09:52 Aug. 30, 2016
Critics have been questioning the German Foreign Minister's recent series of comments about working closer with Russia, with some labelling the diplomat a "Russia-sympathizer"
German Foreign Minister Frank-Walter Steinmeier continued to push his ideas for détente towards Russia on Monday, arguing for better relations between the two countries at a conference in Berlin.
"We cannot simply wish away a Russia that has become immensely more difficult," he said, calling for Germany and Russia to go from "a phase of confrontation and growing tensions, back to a reliable understanding of common security".
His comments followed an opinion piece he wrote for daily Frankfurter Allgemeine Zeitung last week where he called for a new arms control deal with Russia in order to ease tensions between Moscow and the West.
The foreign minister wrote that he wanted to avoid a "new and dangerous arms race" so as to ensure stability for Europe and that a new deal with Russia would be a "proven means for transparency, risk prevention and trust-building."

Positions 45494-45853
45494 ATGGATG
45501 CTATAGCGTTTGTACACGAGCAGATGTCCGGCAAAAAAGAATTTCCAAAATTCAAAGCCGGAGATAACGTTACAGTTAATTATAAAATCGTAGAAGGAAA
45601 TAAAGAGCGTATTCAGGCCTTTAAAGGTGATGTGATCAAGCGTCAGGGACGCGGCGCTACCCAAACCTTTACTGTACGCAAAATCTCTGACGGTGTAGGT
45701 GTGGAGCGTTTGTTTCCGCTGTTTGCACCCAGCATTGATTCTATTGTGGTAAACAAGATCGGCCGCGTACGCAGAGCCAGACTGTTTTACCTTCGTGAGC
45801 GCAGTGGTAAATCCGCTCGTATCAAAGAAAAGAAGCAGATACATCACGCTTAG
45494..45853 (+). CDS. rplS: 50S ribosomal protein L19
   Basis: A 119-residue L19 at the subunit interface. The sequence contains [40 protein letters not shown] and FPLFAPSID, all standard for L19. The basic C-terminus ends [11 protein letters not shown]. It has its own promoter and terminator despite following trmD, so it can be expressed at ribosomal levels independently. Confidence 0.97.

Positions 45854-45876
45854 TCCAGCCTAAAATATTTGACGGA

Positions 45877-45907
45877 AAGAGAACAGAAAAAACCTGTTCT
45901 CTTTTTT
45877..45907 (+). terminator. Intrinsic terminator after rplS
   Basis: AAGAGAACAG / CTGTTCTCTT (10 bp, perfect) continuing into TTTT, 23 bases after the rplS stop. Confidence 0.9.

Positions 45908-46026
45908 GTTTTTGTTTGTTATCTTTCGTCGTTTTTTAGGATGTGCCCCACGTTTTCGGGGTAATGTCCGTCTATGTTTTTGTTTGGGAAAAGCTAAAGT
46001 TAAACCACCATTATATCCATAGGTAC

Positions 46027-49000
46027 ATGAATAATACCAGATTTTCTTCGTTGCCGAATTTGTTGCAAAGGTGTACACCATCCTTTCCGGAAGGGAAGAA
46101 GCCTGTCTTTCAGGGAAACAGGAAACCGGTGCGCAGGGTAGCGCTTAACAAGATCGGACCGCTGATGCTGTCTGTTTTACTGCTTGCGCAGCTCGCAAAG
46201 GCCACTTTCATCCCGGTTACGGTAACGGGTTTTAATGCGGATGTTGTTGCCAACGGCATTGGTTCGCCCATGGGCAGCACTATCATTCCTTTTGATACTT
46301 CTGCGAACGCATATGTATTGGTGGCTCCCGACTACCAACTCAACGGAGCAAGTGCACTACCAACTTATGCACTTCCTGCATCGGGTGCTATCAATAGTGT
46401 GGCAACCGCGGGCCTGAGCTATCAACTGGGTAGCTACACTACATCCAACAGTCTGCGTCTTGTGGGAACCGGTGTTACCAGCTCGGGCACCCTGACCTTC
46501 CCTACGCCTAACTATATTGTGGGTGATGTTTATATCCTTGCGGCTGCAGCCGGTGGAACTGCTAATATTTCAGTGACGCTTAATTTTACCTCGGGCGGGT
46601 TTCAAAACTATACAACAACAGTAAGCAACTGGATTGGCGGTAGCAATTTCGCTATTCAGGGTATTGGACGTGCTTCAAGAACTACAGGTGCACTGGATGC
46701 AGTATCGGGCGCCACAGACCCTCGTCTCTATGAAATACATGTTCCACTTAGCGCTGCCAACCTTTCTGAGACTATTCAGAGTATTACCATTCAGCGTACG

Still, he also noted that Russia had broken trust when it annexed Crimea in Ukraine in March of 2014.
"At the same time, we must all be united in the desire to avoid a further twist in the escalating spiral," he wrote.
He went on to call for a "structured dialogue with all partners who carry responsibility for the security of our continent."
But such comments have led critics to deride Steinmeier as a Russland-Versteher (Russia-sympathizer) due to his seemingly sympathetic stance, especially in comparison with his party's conservative coalition partners in the Christian Democratic Union (CDU), like Chancellor Angela Merkel.